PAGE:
| Stories of Great Americans for Little Americans|
|by Edward Eggleston|
|Very simply told stories of warriors, statesmen, explorers, scientists, inventors, men and women of letters, and others. Featured are Marquette in Iowa, Penn and the Indians, Thomas Smith and the beginning of rice culture in South Carolina, Franklin and the ants, Putnam and the wolf, and dozens of other stories. Ages 7-9 |
THE INDIA-RUBBER MAN
MANY years ago a strange-looking man was sometimes seen in the streets
of New York. His cap was made of India rubber. So was his coat. He
wore a rubber
waistcoat. Even his cravat was of India rubber. He
wore rubber shoes in dry weather. People called this man "The
 His name was Charles Goodyear. He was very poor. He was trying to
find out how to make India rubber useful.
India rubber trees grow in South America. The juice of these trees is
something like milk or cream. By drying this juice, India rubber
The Indians in Brazil have no glass to make bottles with. A long time
ago they learned to make bottles out of rubber. More than a hundred
years ago some of these rubber bottles were brought to this country.
The people in this country had never seen India rubber before. They
thought the bottles made out of it by the Indians very
In this country, rubber was used only to rub out pencil marks. That is
why we call it rubber. People in South America learned to make a kind
of heavy shoe out of it. But these shoes were hard to make. They cost
a great deal when they were sold in this country.
Men tried to make rubber shoes in this country. They got the rubber
from Bra-zil. Rubber shoes made in this country were cheaper than
those brought from South America. But they were not good. They would
freeze till they were as hard as stones in winter. That was not the
worst of it. In summer they would melt.
 Goodyear was trying to find
out a way to make rubber better. He wanted to get it so that it would
not melt in summer. He wanted to get a rubber that would not get hard
in cold weather. The first rubber coats that were made were so hard in
cold weather, that they would stand alone, and look like a man.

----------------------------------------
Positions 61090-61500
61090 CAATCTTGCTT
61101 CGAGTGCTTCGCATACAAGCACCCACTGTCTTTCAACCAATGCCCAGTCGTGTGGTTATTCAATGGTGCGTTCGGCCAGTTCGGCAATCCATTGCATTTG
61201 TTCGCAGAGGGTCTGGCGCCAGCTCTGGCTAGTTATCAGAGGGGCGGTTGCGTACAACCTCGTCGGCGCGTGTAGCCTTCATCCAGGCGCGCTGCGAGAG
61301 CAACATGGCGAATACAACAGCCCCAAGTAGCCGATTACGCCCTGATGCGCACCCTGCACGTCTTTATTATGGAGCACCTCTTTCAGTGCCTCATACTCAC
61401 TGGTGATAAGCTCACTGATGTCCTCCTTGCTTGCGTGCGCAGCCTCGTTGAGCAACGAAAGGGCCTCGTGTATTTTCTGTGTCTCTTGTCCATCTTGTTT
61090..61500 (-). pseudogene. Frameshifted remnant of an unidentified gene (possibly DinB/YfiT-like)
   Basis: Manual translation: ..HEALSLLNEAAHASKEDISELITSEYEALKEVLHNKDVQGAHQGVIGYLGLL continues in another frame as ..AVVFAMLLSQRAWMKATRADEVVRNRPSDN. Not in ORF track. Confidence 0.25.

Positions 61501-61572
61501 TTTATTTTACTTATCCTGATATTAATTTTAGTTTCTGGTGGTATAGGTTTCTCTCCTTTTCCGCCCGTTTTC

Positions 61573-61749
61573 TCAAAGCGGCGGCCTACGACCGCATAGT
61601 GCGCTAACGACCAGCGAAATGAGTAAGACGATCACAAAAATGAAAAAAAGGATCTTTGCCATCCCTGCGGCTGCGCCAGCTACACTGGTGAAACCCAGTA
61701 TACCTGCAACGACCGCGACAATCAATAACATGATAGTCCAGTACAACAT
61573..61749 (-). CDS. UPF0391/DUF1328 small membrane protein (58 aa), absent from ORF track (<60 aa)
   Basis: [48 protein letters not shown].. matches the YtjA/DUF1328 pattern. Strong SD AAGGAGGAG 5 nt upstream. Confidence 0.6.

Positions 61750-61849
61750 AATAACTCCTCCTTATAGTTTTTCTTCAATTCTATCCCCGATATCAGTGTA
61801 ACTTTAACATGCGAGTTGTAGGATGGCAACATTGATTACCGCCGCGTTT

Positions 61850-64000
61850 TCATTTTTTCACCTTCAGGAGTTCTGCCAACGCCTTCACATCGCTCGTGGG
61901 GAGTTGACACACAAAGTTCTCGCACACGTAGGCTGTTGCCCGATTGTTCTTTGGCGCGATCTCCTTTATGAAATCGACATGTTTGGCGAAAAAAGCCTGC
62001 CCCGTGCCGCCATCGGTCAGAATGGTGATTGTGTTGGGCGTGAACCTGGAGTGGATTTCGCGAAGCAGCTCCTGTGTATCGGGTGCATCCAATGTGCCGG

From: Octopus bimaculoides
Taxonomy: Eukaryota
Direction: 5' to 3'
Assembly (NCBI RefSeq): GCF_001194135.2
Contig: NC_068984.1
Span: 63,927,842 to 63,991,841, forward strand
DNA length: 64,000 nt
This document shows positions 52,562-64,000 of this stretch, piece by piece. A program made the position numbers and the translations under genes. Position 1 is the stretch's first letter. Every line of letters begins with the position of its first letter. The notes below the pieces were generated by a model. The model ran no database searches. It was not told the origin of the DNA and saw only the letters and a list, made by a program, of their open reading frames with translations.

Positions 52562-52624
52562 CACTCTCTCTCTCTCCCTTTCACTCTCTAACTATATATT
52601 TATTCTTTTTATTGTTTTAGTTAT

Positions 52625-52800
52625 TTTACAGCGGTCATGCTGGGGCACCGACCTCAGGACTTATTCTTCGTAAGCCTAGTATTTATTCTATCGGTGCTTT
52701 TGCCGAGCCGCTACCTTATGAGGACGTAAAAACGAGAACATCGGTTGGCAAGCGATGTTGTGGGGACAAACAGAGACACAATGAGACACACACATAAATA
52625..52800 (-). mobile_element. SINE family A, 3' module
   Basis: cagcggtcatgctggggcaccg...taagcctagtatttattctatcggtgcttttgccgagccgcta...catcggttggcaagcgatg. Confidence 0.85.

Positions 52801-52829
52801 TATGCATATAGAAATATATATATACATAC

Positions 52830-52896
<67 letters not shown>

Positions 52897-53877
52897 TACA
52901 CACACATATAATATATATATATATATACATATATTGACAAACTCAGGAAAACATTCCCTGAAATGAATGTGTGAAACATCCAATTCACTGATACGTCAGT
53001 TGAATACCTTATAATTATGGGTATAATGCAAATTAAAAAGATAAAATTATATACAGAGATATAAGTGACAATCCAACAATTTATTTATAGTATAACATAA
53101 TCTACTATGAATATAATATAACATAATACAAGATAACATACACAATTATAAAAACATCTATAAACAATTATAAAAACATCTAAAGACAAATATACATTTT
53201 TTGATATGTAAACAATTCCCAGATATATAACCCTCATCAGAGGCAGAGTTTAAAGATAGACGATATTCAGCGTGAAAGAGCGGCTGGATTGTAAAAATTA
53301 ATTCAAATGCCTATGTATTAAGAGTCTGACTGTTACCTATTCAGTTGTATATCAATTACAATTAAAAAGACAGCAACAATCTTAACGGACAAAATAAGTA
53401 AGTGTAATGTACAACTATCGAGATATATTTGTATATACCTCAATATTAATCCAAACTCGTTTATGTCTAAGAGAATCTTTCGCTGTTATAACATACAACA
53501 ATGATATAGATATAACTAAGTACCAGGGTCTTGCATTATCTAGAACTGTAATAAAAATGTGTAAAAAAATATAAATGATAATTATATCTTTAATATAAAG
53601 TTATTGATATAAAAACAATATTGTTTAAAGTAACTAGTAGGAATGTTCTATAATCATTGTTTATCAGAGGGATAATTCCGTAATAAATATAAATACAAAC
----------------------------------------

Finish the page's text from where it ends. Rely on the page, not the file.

Goodyear wanted to try his rubber. That is why he wore a rubber coat
and a rubber waistcoat and a rubber cravat. That is why he wore a
rubber cap and rubber shoes when it was not raining. He made paper out
of rubber, and wrote a book on it. He had a door-plate made of it. He
even carried a cane made of India rubber. It is no wonder people
called him the India-rubber man.
He was very poor. Sometimes he had to borrow money to buy rubber with.
Sometimes his friends gave him money to keep his family from starving.
Sometimes there was no wood and no coal in the house in cold weather.
But Goodyear kept on trying. He thought that he was just going to find
out. Years went by, and still he kept on trying.
One day he was mixing some rubber with sulphur. It slipped out of his
hand. It fell on the hot stove. But it did not melt. Goodyear was
happy at last.
 That night it was cold. Goodyear took the burned
piece of rubber out of doors, and nailed it to the kitchen door. When
morning came, he went and got it. It had not frozen.
He was now sure that he was on the right track. But he had to find out
how to mix and heat his rubber and sulphur. He was too poor to buy
rubber to try with. Nobody would lend him any more money. His family
had to live by the help of his friends. He had already sold almost
everything that he had. Now he had to sell his children's school-books
to get money to buy rubber with.
At last his rubber goods were made and sold. Poor men who had to stand
in the rain could now keep themselves dry. People could walk in the
wet with dry feet. A great many people are alive who would have died
if they had not been kept dry by India rubber.
You may count up, if you can, how many useful things are made of
rubber. We owe them all to one man. People laughed at Goodyear once.
But at last they praised him. To be "The India-rubber man" was
something to be proud of.
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